[T]he testimony of the trial judge, given six years after the case has been disposed of, in respect to the matters he considered and passed upon, was obviously incompetent. True, the reasoning of the court for the rule is not wholly applicable, for as the case was tried before a single judge there were not two or more minds coming by different processes to the same result. Nevertheless no testimony should be received except of open and tangible facts -- matters which are susceptible of evidence on both sides. A judgment is a solemn record. Parties have a right to rely upon it. It should not lightly be disturbed, and ought never to be overthrown or limited by the oral testimony of a judge or juror of what he had in mind at the time of the decision.

Id. at 306-07. [8] Based on the Fayerweather foundation, other courts have similarly limited the post-trial testimony of judges. [T]he overwhelming authority from the federal courts in this country, including the United States Supreme Court, makes it clear that a judge may not be compelled to testify concerning the mental processes used in formulating official judgments or the reasons that motivated him in the performance of his official duties.

United States v. Roth, 332 F. Supp. 2d 565, 567-68 (S.D.N.Y. 2004) (refusing to permit a party to subpoena, and thus compel, the judge to testify concerning his deliberative process); see also Crouch, 566 F.2d at 1316 (“A judge’s statement of his mental processes is absolutely unreviewable.”). “[T]his [protection] must be construed and applied with the greatest care for fear that it be misused or abused.” Standard Packaging Corp. v. Curwood, Inc., 365 F. Supp. 134, 135 (N.D. Ill. 1973) (analogizing the protection provided by the “mental processes” rule to a “testimonial ‘privilege’”). While the case law is often inconsistent in its terminology, whether describing the limitation on deliberative process testimony as a privilege, a protection, inadmissible evidence, or some other characterization, the operation and application of the which differs from the manner in which federal courts have protected the deliberative processes of judges. However, while “[t]he inner workings of administrative decision making processes are almost never subject to discovery[,] . . . the inner workings of decision making by courts are kept in even greater confidence.” Goetz v. Crosson , 41 F.3d 800, 805 (2d Cir. 1994) (citations omitted). limitation is the same -- courts will not review the deliberative process of a judge. Crouch, 566 F.2d at 1316.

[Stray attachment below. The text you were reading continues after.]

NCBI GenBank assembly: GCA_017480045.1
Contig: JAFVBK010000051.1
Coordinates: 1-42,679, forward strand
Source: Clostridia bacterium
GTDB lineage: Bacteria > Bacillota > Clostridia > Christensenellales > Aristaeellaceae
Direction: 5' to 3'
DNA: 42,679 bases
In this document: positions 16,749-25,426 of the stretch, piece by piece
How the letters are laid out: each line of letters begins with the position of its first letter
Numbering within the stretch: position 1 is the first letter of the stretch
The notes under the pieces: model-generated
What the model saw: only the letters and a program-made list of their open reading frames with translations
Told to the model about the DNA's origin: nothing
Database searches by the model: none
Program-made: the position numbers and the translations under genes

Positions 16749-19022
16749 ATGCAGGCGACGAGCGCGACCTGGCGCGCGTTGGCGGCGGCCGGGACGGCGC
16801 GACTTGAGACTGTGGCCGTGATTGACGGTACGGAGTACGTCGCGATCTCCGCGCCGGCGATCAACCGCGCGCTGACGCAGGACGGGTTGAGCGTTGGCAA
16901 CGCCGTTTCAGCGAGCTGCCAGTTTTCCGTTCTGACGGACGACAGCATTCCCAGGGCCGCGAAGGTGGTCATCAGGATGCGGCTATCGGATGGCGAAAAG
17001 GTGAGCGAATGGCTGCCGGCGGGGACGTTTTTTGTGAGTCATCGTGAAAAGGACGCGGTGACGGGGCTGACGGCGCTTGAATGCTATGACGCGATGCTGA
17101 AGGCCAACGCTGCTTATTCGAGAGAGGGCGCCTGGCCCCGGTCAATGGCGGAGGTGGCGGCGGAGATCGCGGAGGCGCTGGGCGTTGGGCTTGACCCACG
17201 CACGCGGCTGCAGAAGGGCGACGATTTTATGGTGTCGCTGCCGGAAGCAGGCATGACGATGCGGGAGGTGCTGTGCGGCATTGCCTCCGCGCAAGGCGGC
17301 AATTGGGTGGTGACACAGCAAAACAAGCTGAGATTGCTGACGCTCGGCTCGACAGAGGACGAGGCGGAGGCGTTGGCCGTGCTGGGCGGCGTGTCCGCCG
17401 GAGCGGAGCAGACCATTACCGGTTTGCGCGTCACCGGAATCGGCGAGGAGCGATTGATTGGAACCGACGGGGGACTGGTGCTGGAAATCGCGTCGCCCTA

While the underlying principle holds firm, federal courts have stopped short of prohibiting judicial testimony entirely and have employed a “case-by-case” evaluation to delineate between protected and unprotected testimony. Standard Packaging Corp., 365 F. Supp. at 135. A number of decisional trends appear.

The most common line of demarcation is between factual testimony and testimony about a judge’s deliberative process, as suggested in Fayerweather itself. 195 U.S. at 306-07. While a judge may testify “to the extent [the testimony] contains personal knowledge of historical facts or expert opinion[,]” a court may not consider testimony in which a judge explains his reasoning and deliberative process for reaching a decision. Washington, 693 F.2d at 1263. Thus, federal courts have permitted judicial testimony about facts when a sufficient basis exists for calling the judge to testify and those facts are unavailable from other sources. United States v. Roebuck, 271 F. Supp. 2d 712, 719-21 (D.V.I. 2003); United States v. Edwards, 39 F. Supp. 2d 692, 706 (M.D. La. 1999); United States v. Frankenthal, 582 F.2d 1102, 1106, 1108 (7th Cir. 1978) (concluding that a judge could properly testify when that judge was the sole possessor of certain facts through which the accused was attempting to prove witness bias). However, questions posed to a judge to elicit historical facts cannot “probe into the mental processes employed in formulating the judgment in question.” [9] Roebuck, 271 F. Supp. 2d at 719.